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Fri 21 Nov 2008 04:00 AM

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Looking further a field

Richard Baillie explores Europe's gas supply options in the face of an ever more belligerent Russian bear.

Richard Baillie explores Europe's gas supply options in the face of an ever more belligerent Russian bear.

Since the turn of the century European Union energy policy has been constructed with three specific goals in mind: to meet environmental targets, boost energy market competition and increase supply security.

Until recently, the focus was very much on the first two but the credit crunch and high energy prices have slowed moves towards greater competition, while ambitious environmental targets now look harder to achieve.

Meanwhile Russia's growing self-confidence, belligerent foreign policy and desire to restrict foreign investment in energy projects have increased jitters and brought the issue of supply security to the top of the policy agenda.

The growing problem of European dependence on Russian energy first attracted widespread attention during the Ukrainian gas crisis in January 2006, but it has since been reconfirmed by Russian energy diplomacy against former Soviet states Belarus, Georgia, and Lithuania.

These developments highlighted both Russia's willingness to use its energy leverage as an active component of its foreign policy and the vulnerability of the EU to a reliance on Russia as its dominant gas supplier.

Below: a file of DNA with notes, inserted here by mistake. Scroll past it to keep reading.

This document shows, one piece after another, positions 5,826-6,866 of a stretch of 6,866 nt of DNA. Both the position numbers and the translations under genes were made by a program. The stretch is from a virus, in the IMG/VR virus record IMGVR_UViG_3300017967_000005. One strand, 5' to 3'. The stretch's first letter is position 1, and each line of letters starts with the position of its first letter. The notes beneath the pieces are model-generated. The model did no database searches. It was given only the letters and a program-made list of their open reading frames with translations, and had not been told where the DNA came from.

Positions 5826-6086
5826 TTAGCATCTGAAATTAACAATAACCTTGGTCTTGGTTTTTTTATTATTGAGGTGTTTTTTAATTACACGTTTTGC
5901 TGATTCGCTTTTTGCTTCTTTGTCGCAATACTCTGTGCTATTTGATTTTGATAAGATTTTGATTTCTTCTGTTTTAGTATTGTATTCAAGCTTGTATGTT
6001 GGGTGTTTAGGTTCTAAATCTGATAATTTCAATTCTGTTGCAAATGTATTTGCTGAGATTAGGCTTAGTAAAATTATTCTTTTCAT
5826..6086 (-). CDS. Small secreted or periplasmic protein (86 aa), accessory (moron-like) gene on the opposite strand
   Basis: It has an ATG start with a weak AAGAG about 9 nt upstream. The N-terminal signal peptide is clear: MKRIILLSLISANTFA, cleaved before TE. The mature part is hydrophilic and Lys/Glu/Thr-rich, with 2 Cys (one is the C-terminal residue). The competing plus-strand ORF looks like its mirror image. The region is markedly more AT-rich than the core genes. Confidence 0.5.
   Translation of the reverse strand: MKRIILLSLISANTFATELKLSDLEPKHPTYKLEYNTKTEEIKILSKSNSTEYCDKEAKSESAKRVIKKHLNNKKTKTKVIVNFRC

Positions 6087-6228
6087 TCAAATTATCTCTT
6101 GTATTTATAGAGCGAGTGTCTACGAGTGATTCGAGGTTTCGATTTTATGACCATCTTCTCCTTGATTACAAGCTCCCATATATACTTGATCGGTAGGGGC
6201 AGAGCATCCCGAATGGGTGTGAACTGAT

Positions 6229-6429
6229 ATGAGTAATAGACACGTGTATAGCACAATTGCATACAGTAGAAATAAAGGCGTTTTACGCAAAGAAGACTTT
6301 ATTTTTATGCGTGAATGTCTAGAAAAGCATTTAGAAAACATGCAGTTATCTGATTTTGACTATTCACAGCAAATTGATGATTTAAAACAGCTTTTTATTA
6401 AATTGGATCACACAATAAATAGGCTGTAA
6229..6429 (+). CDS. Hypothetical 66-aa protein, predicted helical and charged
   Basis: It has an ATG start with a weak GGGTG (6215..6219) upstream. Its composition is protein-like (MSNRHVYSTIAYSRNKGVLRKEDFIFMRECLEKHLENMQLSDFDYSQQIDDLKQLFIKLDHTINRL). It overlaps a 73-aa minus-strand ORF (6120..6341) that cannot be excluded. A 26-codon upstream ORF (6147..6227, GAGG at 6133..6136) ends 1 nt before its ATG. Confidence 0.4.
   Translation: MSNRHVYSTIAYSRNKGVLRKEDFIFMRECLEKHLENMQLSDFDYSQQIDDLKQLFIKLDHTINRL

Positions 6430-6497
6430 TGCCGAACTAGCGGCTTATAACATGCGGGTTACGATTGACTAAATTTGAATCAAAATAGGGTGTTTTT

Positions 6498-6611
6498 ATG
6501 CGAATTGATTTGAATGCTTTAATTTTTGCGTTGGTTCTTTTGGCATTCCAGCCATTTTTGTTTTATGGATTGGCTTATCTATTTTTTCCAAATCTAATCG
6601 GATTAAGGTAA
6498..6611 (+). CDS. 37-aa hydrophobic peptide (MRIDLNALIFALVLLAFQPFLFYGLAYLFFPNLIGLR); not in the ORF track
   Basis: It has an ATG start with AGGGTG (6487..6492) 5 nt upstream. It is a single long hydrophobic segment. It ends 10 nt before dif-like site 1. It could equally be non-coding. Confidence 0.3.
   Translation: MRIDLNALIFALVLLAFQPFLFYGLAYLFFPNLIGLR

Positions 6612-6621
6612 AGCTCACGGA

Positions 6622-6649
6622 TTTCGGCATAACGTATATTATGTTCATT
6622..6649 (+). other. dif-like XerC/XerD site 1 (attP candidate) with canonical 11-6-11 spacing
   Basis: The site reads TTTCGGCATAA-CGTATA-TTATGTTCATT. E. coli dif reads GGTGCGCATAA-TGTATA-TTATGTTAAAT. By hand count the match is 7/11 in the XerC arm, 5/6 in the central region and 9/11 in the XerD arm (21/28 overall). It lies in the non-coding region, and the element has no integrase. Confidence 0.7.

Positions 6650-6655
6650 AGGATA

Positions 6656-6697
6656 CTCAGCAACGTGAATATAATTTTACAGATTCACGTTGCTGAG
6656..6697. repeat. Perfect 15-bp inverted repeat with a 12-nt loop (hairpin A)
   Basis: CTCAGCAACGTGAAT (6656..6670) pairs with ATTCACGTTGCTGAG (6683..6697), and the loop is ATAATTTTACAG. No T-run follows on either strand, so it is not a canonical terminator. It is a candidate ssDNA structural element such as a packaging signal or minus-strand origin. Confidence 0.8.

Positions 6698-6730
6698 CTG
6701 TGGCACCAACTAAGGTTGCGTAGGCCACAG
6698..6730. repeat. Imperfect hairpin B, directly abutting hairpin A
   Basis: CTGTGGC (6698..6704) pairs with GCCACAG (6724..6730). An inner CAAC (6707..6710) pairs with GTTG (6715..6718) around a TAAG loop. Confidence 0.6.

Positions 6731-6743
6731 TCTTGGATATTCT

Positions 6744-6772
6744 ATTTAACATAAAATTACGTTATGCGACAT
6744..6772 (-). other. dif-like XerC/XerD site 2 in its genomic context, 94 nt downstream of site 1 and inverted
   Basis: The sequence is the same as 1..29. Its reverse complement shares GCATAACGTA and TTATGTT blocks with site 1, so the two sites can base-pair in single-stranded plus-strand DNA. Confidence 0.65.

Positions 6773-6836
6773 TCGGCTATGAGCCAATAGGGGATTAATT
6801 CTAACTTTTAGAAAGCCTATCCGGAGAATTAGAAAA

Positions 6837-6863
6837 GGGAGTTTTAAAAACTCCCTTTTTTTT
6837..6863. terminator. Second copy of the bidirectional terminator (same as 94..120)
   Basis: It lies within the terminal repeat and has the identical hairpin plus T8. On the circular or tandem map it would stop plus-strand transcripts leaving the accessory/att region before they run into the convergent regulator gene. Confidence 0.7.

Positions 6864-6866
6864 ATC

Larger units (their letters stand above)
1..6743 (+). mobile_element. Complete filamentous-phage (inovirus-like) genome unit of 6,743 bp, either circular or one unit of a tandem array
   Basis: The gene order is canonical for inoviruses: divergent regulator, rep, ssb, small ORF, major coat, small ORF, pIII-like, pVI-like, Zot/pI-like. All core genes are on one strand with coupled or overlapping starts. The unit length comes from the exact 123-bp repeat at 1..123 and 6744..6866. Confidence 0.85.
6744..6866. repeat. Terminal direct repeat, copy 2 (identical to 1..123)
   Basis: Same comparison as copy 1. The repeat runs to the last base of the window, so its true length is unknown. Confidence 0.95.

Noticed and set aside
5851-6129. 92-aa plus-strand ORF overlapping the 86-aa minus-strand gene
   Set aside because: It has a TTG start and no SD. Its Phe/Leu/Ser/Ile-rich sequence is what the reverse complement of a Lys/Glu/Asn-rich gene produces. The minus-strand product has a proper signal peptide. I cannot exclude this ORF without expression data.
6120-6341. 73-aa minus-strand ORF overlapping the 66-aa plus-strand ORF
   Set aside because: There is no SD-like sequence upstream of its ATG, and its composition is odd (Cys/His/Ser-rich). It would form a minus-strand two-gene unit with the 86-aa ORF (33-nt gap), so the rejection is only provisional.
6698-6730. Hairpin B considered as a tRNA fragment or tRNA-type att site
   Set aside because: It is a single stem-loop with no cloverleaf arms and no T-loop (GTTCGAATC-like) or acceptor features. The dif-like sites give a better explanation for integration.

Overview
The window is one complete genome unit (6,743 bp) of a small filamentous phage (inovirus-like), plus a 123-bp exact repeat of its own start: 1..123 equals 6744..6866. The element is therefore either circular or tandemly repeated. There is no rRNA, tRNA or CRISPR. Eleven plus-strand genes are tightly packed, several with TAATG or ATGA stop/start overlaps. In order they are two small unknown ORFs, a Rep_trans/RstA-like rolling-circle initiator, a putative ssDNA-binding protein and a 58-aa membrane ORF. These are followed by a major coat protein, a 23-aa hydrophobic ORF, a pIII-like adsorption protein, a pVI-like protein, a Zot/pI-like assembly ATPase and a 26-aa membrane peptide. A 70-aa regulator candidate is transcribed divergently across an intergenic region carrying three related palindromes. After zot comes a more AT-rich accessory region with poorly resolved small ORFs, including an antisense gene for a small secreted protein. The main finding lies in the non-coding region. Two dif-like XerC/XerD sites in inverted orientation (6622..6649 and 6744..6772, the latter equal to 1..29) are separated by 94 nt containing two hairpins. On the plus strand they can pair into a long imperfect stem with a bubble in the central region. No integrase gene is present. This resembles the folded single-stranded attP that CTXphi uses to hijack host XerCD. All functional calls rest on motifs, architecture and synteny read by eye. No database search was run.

And Europe is increasingly vulnerable. Russia supplied 42% of Europe's gas in 2006 and with indigenous North Sea production falling and consumption rising fast, Europe's dependence on Russian gas imports will become more noticeable.

Looking for supply alternatives, the vast gas resources in the Caspian region, primarily in Azerbaijan, Kazakhstan, and Turkmenistan, remain the most accessible alternative energy supplies for Europe.

But although supply diversification is supposed to constitute a key component of European energy security, and despite the urgings of the United States, the EU has been slow at securing access routes to Caspian resources that are not under Russian influence.

To date, the Baku-Tbilisi-Ceyhan (BTC) oil pipeline and the South Caucasus (Baku-Tbilisi-Erzurum) gas pipeline (SCP), constitute the only infrastructure for bringing Caspian energy to the European market that is not under Russian control. Unfortunately for those worried about a growing over-reliance on Russian imports, both pipelines are now in trouble.